Answer Applies to: California
    Replied: 9/19/2011
    The Law Office of Harry E. Hudson, Jr.
    The Law Office of Harry E. Hudson, Jr. | Harry E. Hudson, Jr.
    An expungement will not clear the record. But it can say that you did all those things you should have done. But the conviction will always be there.
    Answer Applies to: California
    Replied: 9/19/2011
    Law Office of Joe Dane
    Law Office of Joe Dane | Joe Dane
    Yes - you can petition for a dismissal under Penal Code 1203.4. It's commonly called an "expungement", but it won't erase this case from your records - just put a notation that it was dismissed pursuant to Penal Code 1203.4. If that's granted, it will allow you to tell most private employers that you have not been convicted of a crime. You can do this yourself, but a local criminal defense attorney should be able to assist you for a reasonable fee.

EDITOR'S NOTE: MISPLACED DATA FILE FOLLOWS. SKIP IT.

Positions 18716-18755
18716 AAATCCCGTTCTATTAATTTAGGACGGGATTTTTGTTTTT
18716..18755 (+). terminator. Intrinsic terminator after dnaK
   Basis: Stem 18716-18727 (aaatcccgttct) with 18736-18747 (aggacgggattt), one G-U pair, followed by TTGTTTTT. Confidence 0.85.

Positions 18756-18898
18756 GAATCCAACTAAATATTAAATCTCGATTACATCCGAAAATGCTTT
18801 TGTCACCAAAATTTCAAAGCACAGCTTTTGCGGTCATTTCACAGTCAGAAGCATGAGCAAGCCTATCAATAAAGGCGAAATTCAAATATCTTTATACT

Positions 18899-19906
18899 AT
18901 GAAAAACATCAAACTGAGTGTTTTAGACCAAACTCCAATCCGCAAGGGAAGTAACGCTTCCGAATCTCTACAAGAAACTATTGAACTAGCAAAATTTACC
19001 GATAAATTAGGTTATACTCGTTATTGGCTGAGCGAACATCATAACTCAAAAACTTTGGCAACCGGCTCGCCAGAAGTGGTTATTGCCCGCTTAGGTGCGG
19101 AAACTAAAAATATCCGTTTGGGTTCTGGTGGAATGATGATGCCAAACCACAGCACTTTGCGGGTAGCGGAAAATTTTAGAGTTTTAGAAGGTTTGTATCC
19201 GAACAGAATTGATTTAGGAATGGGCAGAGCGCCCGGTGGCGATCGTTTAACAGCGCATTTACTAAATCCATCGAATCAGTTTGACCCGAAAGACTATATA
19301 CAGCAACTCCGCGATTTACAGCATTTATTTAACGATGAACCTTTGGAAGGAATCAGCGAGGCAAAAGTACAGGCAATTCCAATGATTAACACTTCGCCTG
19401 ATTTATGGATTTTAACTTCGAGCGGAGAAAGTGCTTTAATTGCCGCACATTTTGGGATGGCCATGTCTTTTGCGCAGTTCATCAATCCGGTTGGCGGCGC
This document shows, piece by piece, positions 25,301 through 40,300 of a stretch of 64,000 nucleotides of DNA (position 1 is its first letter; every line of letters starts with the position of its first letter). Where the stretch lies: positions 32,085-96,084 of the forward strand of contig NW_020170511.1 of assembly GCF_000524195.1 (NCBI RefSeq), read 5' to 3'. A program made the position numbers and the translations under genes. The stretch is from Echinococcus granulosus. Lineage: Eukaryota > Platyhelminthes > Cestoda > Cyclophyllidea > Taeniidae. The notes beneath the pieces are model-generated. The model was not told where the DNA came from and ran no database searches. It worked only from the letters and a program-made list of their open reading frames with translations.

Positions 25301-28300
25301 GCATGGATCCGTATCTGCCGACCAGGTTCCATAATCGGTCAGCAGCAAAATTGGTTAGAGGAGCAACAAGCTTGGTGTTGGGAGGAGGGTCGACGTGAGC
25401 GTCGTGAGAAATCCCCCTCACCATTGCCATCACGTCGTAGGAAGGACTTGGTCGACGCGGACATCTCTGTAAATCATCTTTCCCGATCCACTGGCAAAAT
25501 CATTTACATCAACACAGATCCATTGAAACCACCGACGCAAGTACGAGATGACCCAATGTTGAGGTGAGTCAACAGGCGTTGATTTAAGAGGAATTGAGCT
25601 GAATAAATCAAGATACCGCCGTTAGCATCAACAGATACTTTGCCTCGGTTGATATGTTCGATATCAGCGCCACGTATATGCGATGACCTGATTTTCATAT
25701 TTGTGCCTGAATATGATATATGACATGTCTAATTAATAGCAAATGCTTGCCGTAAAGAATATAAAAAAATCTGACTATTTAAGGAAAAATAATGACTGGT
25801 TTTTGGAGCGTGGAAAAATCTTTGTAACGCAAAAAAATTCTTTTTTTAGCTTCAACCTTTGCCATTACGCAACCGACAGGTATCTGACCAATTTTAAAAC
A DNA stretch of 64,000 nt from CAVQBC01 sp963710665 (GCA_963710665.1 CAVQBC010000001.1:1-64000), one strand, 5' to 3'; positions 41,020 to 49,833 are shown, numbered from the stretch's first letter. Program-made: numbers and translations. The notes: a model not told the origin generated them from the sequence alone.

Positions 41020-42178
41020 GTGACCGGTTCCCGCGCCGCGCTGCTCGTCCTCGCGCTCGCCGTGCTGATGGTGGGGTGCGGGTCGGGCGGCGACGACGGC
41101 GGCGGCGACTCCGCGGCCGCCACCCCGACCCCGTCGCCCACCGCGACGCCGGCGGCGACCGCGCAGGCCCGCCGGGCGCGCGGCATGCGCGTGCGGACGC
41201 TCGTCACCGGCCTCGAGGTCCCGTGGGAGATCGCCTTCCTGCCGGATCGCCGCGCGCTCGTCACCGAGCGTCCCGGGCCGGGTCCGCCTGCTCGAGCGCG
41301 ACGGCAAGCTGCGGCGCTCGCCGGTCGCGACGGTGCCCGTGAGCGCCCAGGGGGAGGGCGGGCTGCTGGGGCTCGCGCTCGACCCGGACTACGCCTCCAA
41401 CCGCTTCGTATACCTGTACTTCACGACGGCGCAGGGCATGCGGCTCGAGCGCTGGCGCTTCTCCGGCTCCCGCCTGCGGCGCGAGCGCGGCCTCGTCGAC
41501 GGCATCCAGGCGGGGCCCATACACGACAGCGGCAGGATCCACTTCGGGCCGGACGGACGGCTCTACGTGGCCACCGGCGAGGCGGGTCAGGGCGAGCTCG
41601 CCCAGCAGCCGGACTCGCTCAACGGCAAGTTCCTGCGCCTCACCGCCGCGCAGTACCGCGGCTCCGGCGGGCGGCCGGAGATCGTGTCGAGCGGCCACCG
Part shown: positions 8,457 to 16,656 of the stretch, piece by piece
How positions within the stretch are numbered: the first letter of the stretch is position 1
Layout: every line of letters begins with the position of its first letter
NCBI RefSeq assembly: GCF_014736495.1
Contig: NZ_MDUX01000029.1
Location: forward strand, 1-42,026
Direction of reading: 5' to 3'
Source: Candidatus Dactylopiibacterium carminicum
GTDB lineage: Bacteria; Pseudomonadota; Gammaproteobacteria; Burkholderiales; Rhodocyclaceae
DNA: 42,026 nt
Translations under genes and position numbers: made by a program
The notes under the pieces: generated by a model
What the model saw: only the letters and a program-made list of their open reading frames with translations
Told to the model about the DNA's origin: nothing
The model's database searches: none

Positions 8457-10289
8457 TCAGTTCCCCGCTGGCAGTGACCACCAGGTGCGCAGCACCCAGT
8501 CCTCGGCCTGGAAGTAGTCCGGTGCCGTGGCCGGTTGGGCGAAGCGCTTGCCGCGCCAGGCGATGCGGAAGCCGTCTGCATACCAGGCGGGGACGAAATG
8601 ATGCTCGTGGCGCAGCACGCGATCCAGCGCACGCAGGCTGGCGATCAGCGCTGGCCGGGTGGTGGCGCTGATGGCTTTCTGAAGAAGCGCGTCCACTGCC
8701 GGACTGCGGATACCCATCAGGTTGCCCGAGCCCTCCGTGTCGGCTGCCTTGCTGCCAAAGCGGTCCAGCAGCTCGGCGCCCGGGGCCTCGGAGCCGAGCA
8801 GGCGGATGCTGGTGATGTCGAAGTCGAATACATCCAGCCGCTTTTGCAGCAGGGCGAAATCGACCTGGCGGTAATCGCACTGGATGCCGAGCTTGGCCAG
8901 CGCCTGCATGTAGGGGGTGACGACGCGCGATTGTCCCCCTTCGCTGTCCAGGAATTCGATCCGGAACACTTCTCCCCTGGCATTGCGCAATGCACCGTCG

Answer Applies to: California
    Replied: 9/19/2011
    Law Offices of Andrew Bouvier-Brown
    Law Offices of Andrew Bouvier-Brown | Andrew J. Bouvier-Brown
    Yes, there is a way to clear this off your record. It is generally called the "expungement" process. Most attorneys, including myself, will assist you in the process for a relatively small fee. You should contact a criminal defense attorney about this. You can find the relevant forms on the official website of the CA courts.
    Answer Applies to: California
    Replied: 9/19/2011
    Law Offices of Elliott Zarabi
    Law Offices of Elliott Zarabi | Elliott Zarabi
    You can now dismiss the charge. You would have to file a petition with the court and if need be argue your case.
    Answer Applies to: California
    Replied: 9/19/2011
Click to View More Answers:
12 3 Free Legal QuestionsConnect with a local attorney